After Scathing Senate Report, Home Care Firms Fault Medicare Payment System

After a scathing report from the Senate Finance Committee showed that some private home health care companies were providing the most profitable number of therapy visits regardless of patient need, the industry is starting to react.

In a prepared statement, the National Association of Home Care and Hospice (NAHC) commended the Senate for calling to change the Medicare payment model.

“There have been systemic Medicare payment problems since its inception in 2000. Home health care has recommended that Medicare set payment rates based on the nature of the patient rather than the volume of services rendered, therapy or otherwise,” said Val J. Halamandaris, president of the National Association for Home Care & Hospice. “We have long been concerned that the current model discourages home health agencies from providing the care that was appropriate for the individual patient needs.”


The Senate’s report found certain companies were pushing home visits on patients to reach the 10-visit threshold after which Medicare payments for the patient increase, generating extra revenue for the companies providing the care. Gentiva, one of the companies named in the report said it stands by its practices.

“Gentiva maintains its belief that the company is providing the highest quality of care and receives payment within the standards set forth by the reimbursement system established by the Centers for Medicare and Medicaid Services (CMS),” said the company in a statement.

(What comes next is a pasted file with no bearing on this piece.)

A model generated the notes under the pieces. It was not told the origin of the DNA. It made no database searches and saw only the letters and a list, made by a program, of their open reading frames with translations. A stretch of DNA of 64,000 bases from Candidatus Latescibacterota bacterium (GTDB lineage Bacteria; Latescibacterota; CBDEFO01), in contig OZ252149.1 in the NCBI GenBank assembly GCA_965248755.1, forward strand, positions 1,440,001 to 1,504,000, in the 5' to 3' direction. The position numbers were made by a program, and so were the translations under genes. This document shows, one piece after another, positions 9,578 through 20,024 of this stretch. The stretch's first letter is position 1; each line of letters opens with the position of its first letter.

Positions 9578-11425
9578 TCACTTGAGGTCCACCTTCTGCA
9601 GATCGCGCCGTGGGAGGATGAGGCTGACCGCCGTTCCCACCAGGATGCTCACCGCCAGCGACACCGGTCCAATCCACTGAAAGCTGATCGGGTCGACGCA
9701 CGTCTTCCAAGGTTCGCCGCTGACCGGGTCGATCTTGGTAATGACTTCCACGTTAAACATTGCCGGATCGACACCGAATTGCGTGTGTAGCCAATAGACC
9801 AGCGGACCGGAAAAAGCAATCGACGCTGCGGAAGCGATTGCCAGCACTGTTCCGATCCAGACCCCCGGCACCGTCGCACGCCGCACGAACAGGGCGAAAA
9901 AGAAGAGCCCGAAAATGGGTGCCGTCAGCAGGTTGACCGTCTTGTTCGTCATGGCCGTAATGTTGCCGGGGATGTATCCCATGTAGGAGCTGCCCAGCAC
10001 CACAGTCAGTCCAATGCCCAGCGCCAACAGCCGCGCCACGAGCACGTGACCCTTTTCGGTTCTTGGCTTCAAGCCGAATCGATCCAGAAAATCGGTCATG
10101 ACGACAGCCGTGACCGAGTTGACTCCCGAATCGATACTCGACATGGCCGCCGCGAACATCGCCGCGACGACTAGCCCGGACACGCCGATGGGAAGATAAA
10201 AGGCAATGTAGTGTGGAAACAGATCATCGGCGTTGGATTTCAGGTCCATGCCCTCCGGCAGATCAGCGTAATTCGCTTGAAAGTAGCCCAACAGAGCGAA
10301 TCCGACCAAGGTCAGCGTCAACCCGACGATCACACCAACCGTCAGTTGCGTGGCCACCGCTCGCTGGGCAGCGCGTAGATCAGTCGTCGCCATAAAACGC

The home care industry has recommended a series of legislative proposals that would remove the level and amount of therapy as a determent in payment.


“Medicare’s proposed reforms may be viewed as a step in the right direction, but we believe that there are better ways to go than continued reliance on the number of therapy visits for determining the payment amount. We are somewhat concerned with the Medicare proposal that increases payments if the patient receives no therapy, while decreasing payments if they do,” said Halamandaris.

“Patients should get what they medically need, not what a payment model directs. Therapy is an essential service that helps patients return to independence, saving Medicare from higher costs while improving patients’ lives. There should not be incentives to deny patients’ care any more that than we should encourage unnecessary care utilization through a payment model,” he noted.

Written by John Yedinak

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